Patrick article reprinted

Posted by – December 11, 2010

We are pleased to note that Amy Patrick’s “Sustaining Writing Theory,” originally published in CF 21, has been selected for inclusion in Best Writing from Independent Composition and Rhetoric Journals: 2010. The collection will be published by Parlor Press. Editors Steve Parks, Linda Adler-Kassner, Brian Bailie, and Collette Caton hope to have the book in hand by this year’s CCCC.

Congratulations to Amy, and thank you to everyone involved in the Best Writing 2010 collection.

Foster article reprinted

Posted by – September 22, 2010

Congratulations to Helen Foster, whose article “Kairos and Stasis Revisited: Heuristics for the Critical Composition Classroom” (CF 14.2, 2005) will be published in Margaret M. Strain’s Principles and Practices: Discourses for the Vertical Curriculum (Hampton, 2011).

Theory and Composition Forum

Posted by – August 30, 2010

Recently, a reader’s report was returned to me with a comment suggesting that the submitted manuscript might be “too theoretical” for publication in Composition Forum. This comment prompted me, as Managing Editor, to reflect on the role of theory in the featured articles in our journal.

Of course, such a reflection begs the question of what theory is, and I suspect you’ll forgive as much, so as to avoid another extended etymological investigation of the Greek theoria and praxisComposition Forum, as its subtitle announces, is a “journal of pedagogical theory in rhetoric and composition,” and thus aims to publish work that theorizes practice in sophisticated and provocative ways, or to put it another way that practices theory in sophisticated and provocative ways.  So that’s the easy answer to the query that launched this discussion.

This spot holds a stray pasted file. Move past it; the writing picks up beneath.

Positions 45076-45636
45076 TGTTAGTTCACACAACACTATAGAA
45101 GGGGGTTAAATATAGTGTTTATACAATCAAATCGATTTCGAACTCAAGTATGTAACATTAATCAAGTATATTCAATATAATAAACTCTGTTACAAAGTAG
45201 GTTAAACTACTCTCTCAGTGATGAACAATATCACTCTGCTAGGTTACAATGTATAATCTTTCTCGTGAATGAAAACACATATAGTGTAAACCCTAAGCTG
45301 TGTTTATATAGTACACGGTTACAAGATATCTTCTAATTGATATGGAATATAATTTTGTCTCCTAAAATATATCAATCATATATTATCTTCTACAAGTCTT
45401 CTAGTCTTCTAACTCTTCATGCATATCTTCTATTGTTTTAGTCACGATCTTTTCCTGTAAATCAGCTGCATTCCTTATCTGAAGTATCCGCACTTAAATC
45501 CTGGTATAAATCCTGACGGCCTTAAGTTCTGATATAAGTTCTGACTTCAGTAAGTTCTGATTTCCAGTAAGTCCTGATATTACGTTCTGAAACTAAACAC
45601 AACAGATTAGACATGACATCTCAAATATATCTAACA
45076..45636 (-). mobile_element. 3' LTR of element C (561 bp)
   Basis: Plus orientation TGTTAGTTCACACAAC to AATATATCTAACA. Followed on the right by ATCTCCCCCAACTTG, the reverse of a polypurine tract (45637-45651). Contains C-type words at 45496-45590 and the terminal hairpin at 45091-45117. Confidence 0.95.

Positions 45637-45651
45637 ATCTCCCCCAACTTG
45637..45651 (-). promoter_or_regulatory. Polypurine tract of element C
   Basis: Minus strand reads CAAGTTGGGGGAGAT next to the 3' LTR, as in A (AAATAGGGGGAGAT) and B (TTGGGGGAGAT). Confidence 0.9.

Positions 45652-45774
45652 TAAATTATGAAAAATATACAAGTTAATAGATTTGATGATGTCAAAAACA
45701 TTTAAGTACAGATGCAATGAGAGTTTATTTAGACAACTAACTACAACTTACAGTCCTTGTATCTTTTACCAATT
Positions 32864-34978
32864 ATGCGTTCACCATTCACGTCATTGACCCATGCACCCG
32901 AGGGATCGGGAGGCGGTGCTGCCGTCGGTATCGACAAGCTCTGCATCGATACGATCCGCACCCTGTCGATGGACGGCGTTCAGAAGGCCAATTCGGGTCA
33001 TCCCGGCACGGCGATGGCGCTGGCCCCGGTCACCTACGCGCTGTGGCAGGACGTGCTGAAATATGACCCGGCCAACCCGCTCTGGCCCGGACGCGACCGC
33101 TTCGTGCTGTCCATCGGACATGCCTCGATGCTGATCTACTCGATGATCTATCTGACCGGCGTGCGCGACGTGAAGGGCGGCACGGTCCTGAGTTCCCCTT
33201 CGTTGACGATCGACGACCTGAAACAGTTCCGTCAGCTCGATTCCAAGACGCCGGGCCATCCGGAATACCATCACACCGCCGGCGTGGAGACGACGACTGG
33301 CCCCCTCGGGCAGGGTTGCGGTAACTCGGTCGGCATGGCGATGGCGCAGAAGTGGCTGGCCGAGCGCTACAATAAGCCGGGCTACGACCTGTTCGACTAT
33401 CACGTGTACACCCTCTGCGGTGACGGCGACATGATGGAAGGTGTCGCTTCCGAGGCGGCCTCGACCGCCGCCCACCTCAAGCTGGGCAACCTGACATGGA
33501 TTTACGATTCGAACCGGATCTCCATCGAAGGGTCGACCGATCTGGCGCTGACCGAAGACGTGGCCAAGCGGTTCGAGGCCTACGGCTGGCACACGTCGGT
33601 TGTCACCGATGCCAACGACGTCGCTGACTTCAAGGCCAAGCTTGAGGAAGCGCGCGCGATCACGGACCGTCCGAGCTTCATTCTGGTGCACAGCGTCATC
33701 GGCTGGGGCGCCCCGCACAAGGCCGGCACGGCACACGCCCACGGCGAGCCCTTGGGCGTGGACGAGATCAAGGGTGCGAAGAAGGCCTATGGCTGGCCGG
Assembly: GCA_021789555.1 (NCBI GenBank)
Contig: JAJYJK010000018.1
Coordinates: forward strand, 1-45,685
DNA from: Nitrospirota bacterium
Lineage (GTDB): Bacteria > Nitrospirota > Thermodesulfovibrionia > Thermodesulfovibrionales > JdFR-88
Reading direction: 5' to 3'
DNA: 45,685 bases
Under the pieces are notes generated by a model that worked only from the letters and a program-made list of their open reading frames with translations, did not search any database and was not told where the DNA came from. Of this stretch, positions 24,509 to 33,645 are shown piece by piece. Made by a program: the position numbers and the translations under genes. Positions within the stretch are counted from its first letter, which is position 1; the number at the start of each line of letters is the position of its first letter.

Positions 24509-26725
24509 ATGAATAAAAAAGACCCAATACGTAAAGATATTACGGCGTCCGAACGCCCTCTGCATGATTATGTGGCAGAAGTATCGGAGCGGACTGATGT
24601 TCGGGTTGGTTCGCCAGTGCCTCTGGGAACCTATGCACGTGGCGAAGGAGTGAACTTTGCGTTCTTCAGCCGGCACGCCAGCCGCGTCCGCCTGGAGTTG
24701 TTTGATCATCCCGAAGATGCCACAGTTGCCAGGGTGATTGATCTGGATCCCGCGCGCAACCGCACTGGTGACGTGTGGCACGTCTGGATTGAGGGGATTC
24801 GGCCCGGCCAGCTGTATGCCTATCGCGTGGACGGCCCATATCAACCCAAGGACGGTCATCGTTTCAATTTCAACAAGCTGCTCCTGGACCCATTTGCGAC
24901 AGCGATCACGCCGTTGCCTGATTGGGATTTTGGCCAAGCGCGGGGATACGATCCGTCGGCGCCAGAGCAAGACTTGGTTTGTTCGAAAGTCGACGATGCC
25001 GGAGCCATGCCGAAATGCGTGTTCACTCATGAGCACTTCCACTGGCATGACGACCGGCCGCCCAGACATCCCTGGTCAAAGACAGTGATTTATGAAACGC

The more difficult question is:  what amount of theory in a manuscript would be “too much,”  what would be “too little,” and what would be “just right.”  Trust me, the “too little” scenario is the easiest to recognize and to describe.  This is the kind of submission that amounts to little more than detailed lesson plans or assignments, or “research” bereft of any methodological articulation nor any speculative discussion regarding results, or an essay that reveals a surprising unfamiliarity with the current issues or debates within the field of rhetoric and composition.  But what might be “too much” theory?  I suppose the easy answer would be the case of a submitted essay that had no conversation with or implications for the teaching of writing.   Note, however, that I did not specify that the theory had to have a pedagogical application or that it had to be translated into praxis.  On the contrary, I can imagine many a worthy investigation into how a theory could not be appropriated by classroom practices or how a theory would be at conflict with writing pedagogy or how a theory could not explain the results of a classroom study of student writers.  So what amount of theory would be “just right”?  Although not reducible to a golden mean, the “just right” essay would contribute to the ongoing conversation of our field by responding to the published scholarship in complex ways that would construct provocative ways of knowing, thinking, and doing in rhetoric and composition studies.